Sleaford Mods and Fever Ray lead the week's best album releases

PA Reporters


Sleaford Mods promised an album for people at their wits’ end and they didn’t disappoint. With contributions from Jane’s Addiction and Florence Shaw, Nottingham vocalist Jason Williamson and producer Andrew Fearn fire out a slew of anti-establishment lyrics on new album UK Grim.

The record sees the duo hammering out their signature gritty electronic, minimalist sound, complete with humorous observations, appealing to those disillusioned with post-pandemic blues.

With echoes of John Lydon, the duo seize the spirit of the day – there’s Smash Each Other Up evangelising against the Tories.

Tilldipper electrifies with its high-energy beats and charged-up lyrics, and Tory Kong roars furiously at people who “don’t want to go to that island” and beat the same drum as the political establishment.

It doesn’t matter that the music stops and starts between tracks, or that the album’s basic sound presents no new direction for the band.

What truly matters is that Sleaford Mods are slayers of the system and heroes of the underdog.




Fever Ray’s third album accelerates into the future, all distorted electronics and scurrying beats, a welcome return for the uncompromising vision of Karin Dreijer.

They started honing their singular artistic journey that began at the start of the century as The Knife with their brother Olof Dreijer, who co-produces and co-writes four songs here.

They include opener What They Call Us, starting with Karin singing: “First I’d like to say that I’m sorry, I’ve done all the tricks that I can”.

Carbon Dioxide is a standout, the most straightforward track with electro-pop beats while Tapping Fingers is an ominous ballad, cloaked in mysterious synths.

Mostly the music is as radical as the album title suggests, constructed from blips, twangs, squeaks and leftfield beats with sometimes treated vocals, yet is never a difficult listen.

Lyrics tend towards the elliptical, apart from startling revenge fantasy Even It Out, “for bullying my kid in high school … and we know where you live, one day we may come after you”, featuring Trent Reznor and Atticus Ross.

Album closer Bottom Of The Ocean, the longest track at more than seven minutes, dispenses with words entirely, Dreijer signing off with a series of vocal sounds.

Fever Ray is known for their visuals, striking videos and an unforgettable live lightshow, and there’s a rare tour coming, including Glastonbury.




The fifth album in as many years from Altin Gun sees them triumphantly return to the folk-rock sound that dominated their first two records.

On Ask, the Amsterdam-based Grammy-nominated sextet joyfully reinvent 10 traditional Turkish folk tunes, adding their celebrated psychedelic twist.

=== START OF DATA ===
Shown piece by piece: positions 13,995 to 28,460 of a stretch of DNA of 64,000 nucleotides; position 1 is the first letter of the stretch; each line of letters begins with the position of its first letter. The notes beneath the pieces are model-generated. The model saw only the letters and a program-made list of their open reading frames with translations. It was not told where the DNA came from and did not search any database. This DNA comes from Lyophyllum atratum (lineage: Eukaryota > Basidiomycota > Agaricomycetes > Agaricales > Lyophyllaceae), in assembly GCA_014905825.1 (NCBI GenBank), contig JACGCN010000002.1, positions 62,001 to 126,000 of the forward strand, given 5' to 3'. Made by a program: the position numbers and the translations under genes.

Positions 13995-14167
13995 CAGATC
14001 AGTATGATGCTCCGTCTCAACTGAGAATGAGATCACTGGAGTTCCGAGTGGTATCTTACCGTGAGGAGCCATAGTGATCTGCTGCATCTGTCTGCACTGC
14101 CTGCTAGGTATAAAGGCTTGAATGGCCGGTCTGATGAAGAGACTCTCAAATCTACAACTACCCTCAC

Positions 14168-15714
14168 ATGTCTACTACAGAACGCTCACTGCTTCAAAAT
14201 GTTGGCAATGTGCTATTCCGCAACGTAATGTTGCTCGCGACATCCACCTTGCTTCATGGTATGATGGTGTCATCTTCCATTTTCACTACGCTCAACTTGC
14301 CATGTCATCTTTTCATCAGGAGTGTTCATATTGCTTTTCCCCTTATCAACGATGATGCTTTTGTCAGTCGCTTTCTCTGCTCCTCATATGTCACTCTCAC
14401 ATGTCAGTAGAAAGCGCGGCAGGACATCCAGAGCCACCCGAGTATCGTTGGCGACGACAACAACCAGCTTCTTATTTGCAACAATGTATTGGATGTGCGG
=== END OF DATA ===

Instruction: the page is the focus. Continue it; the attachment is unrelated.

Known for their energetic live performances, their latest album attempts to capture this energy through traditional recording techniques and vintage equipment, with bassist Jasper Verhulst describing it as “almost like a live album”.

Slide guitar and electronic saz dominate the opening stages of the album.

Su Siziyor presents a reggae-funk beat and Merve Dasdemir provides playful vocals, while 70s psych-folk prevails on Cit Cit Cedene.

Canim Oy offers joyous psychedelic-infused riffing, before the pace is slowed through dreamy acid-folk number Guzelligin On Para Etmez.

An English translation of a line in Rakiya Su Katamam sums up the band’s mission, with Dasdemir encouraging, “Dance, so we enjoy ourselves”.

Through successfully fusing genres together, Ask provides the welcoming warmth of an Anatolian summer evening.




Rising star Mimi Webb has said she wants to display her two sides on her debut album – Mimi the performer and Amelia the homely country girl.

The record is full of catchy and enjoyable pop songs, and although her vocal style is arguably similar to contemporaries such as Tate McRae, she displays enough talent to hold her own in a crowded field.

Last Train To London is a standout. With heart-wrenching piano and emotional lyrics, Webb’s powerful vocals are highlighted and bound to stun audiences in a live setting.

Is It Possible offers a nice change in sound, incorporating strings, drums and guitar.

The title track plays the album out nicely as Webb talks to her younger self over an acoustic guitar.

Amelia is a strong debut with a tuneful, if uneven, blend of energetic pop and slower songs that emphasise Webb’s current talent and growing potential.